Special teams coach Tom Quinn hands out assignment sheets to the players on his kick-return unit before each game. But David Wilson didn't get one Sunday.
"So I asked him, 'Coach, where's my assignment sheet?' " Wilson said. "He said, 'You don't need one. Just run fast.'
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"So I think that might be a new trend. I think I might be done with assignment sheets."
First player in NFL history to have at least 200 kickoff-return yards (227) and 100 rushing yards (100 on the nose) in a game. Most total yards (337) in one game in Giants history. First Giant with a kick-return touchdown and a rushing touchdown in the same game since 1948.
"I don't know if they had facemasks back then," said Wilson, unable to shed the broad grin he wore throughout his session with reporters. "I know my parents weren't born yet. That's a long record."
And a long time coming, if that can be said for a player with exactly 12 games under his belt.
Wilson had begun the game with a 58-yard return to the Saints' 44, coming close to a touchdown and an end-zone backflip on the very first play. "I've been telling him to stop doing that," Justin Tuck said with mock consternation, glaring at Wilson.
But Wilson broke through with incredible ease on the second kickoff, the first of his three trips to the end zone.
He scored on a 6-yard run 1:56 into the second half after Stevie Brown's interception set up the Giants with a short field. Wilson fought for those yards, extending the ball across the goal line.
He didn't need such fortitude on the 52-yard run that gave the Giants a 52-27 lead, again scoring untouched to cap a record-setting game with three backflips.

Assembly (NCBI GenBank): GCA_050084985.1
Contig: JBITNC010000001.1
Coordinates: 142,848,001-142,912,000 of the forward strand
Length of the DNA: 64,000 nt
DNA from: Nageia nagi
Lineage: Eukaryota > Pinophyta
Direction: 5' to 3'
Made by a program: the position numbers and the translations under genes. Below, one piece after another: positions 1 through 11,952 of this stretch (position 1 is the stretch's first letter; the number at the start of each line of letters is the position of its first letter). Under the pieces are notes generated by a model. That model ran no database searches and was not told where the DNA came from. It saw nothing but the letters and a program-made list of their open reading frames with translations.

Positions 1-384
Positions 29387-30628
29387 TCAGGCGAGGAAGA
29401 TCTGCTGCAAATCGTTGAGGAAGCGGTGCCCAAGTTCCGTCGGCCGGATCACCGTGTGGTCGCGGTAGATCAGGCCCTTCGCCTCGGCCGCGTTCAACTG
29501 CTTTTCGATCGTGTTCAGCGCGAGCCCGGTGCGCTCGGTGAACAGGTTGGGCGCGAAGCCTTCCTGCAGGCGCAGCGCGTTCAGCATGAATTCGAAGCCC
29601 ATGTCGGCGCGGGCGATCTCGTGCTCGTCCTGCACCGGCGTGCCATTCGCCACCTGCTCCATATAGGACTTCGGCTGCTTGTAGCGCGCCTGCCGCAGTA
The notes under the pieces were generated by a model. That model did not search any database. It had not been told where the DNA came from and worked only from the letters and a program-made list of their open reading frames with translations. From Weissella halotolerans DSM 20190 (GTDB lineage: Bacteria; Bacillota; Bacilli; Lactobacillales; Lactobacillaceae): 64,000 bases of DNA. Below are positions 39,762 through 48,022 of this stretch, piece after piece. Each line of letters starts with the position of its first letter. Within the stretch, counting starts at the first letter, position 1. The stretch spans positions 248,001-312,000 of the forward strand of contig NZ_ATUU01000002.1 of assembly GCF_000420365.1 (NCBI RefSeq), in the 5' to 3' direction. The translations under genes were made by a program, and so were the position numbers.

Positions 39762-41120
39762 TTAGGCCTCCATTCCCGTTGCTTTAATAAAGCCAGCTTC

"When holes open up like that, I just thank God for giving me the speed to take advantage," Wilson said. "You hate to be one of those guys who can just look at the hole and say, 'Man, I could have took that one if I'd been a little bit faster.' "
Wilson's rookie season began with such a thud that it has taken some time, as well as Andre Brown's season-ending broken leg, to bump Wilson back into the offensive rotation. His fumble against the Cowboys on opening night set him back in Tom Coughlin's eyes, and his inability to break a kickoff return didn't help matters.
But he put it all together Sunday, including a blitz pickup in the second half that Eli Manning loved almost as much as Wilson's touchdowns.
"It was all about gaining the coaches' trust," Wilson said. "That was one of their concerns. So for me to step up, pick up the safety, which is the secondary assignment on that play, that probably put the coaches in a comfort zone, where they say, 'Oh, he can do it.' I want to just keep working hard so I can keep my job and keep their trust."